Commentary: Obama and health care reform

President Obama has moved beyond invoking the physician's creed of "Do no harm" when it comes to treating the nation's ailing health-care system. This is about a lot more than avoiding harm. It is about changes that in effect will recognize affordable, high-quality health care in the United States as a right, not a privilege. It is about putting control of treatment in the hands of doctors, and loosening the control over care now exercised by insurance and drug companies.

Doctors at the annual American Medical Association conference in Chicago seemed cautiously receptive to the president's address Monday. For if anyone knows that the American system has some serious flaws, it is physicians, who entered the profession to help people, and not, as the president said, "to be bean counters and paper pushers."

That support was clear despite some bristling at Obama's refusal to support a cap on malpractice awards. Fear of malpractice claims may lead some doctors to perform unnecessary tests, thus driving up costs, but malpractice awards themselves constitute only a tiny fraction of the expense in health care.

The president has touted an insurance option that would have a government-sponsored insurance plan such as the one that covers Congress in place to compete with private insurers. It would not, Obama said, mean a single-payer government system, but would keep private companies honest. He should stand by this option.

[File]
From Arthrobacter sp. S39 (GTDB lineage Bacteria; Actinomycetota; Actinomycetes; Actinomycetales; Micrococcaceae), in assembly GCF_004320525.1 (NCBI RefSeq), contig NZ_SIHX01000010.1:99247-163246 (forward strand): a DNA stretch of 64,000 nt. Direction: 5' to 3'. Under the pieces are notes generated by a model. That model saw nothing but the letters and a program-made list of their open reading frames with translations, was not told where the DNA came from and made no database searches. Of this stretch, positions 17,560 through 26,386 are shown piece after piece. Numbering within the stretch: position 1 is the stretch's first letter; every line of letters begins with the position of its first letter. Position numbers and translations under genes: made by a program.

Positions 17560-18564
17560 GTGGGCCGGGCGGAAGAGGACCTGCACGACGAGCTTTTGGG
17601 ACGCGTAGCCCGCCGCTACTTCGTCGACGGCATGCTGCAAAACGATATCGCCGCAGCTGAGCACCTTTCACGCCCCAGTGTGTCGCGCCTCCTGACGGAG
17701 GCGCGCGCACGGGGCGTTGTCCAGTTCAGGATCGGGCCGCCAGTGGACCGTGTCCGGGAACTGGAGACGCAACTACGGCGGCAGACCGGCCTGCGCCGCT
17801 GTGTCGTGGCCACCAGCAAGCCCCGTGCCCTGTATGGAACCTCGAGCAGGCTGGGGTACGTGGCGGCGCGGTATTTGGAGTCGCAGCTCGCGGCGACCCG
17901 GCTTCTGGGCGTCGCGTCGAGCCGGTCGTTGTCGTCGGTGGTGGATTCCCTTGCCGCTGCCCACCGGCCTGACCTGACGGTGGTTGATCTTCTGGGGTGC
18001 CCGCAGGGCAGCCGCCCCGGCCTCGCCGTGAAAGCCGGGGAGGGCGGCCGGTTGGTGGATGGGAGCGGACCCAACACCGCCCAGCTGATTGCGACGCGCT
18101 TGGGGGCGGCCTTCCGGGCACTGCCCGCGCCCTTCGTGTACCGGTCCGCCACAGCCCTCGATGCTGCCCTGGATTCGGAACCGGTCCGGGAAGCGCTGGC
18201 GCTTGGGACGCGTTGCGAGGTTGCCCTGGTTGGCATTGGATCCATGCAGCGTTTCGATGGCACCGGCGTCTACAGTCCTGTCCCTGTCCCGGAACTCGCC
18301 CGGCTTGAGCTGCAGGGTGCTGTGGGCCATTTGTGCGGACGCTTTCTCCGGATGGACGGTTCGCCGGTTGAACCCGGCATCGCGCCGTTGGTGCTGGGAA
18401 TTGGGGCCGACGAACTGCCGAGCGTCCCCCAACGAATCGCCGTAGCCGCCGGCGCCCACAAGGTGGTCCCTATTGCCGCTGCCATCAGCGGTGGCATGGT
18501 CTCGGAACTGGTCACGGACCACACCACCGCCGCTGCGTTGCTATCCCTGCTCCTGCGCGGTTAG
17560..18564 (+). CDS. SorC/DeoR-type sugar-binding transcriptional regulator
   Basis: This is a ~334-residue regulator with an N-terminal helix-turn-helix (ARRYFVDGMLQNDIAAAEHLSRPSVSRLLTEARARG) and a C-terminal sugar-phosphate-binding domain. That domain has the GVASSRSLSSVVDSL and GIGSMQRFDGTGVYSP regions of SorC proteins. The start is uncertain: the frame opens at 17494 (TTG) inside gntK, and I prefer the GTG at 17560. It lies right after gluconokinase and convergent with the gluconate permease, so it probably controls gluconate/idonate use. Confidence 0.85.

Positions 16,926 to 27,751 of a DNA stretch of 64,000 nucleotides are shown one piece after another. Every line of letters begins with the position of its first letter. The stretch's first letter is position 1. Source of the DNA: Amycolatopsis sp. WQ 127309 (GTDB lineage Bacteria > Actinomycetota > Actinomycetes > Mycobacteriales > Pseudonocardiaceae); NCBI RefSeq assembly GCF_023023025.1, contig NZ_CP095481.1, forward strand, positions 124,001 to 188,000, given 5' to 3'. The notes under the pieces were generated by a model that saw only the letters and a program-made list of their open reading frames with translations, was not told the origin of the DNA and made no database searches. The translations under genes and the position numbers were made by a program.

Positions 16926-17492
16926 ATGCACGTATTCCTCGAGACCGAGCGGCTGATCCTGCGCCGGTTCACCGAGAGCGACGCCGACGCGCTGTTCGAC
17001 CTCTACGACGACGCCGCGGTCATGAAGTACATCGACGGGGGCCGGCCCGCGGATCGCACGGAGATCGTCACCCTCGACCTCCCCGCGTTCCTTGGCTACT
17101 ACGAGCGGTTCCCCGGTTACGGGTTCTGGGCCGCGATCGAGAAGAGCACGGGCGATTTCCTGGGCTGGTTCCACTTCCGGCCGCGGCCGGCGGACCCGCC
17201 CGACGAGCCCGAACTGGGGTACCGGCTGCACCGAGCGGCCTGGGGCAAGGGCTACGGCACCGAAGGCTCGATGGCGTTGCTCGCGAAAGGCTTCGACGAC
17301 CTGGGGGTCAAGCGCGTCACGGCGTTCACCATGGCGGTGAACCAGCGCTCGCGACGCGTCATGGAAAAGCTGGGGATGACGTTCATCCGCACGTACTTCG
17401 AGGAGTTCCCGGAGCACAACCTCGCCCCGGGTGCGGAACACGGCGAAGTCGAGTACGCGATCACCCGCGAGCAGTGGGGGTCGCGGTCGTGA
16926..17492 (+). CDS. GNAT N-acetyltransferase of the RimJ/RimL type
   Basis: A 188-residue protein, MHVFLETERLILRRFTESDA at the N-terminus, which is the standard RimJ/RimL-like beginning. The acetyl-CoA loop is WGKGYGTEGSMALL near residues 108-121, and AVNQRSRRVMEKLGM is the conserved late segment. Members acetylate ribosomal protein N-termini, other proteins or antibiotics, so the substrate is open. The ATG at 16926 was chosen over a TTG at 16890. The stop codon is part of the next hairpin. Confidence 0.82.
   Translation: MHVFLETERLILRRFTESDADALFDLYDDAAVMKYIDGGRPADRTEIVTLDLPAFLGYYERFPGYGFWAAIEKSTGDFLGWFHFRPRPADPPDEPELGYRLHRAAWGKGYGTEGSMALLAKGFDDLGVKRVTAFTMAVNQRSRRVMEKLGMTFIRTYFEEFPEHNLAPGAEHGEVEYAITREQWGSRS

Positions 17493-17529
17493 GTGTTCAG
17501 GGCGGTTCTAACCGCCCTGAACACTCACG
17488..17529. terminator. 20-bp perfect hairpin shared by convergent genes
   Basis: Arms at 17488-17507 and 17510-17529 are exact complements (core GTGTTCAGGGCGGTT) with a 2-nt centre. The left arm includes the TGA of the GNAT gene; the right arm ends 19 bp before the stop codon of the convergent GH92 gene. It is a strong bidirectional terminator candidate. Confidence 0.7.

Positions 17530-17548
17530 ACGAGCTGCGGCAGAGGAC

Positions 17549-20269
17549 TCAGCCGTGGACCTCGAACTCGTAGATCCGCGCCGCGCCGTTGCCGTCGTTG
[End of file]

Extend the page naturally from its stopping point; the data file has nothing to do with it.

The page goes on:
Americans have seen their premiums rise and their choices diminish even as insurance and drug company executives made millions and have transparently fought reform every step of the way. Meantime, another stop on this cycle has the nearly 50 million uninsured in this country receiving their care at emergency rooms, where costs are higher – and where those costs are passed on to those covered by insurance to make up for hospitals' losses.

If expenses can be held in check and more people covered, along with medical students gaining more incentives to go into primary medicine, where the need is greatest, the system will just make more sense. And doctors can focus on patients and not be burdened with creating bureaucracies to deal with the varying machinations of insurers driven by the profit margin and often making coverage calls based not on medicine but on mammon.

To read the complete editorial, visit The (Raleigh) News & Observer.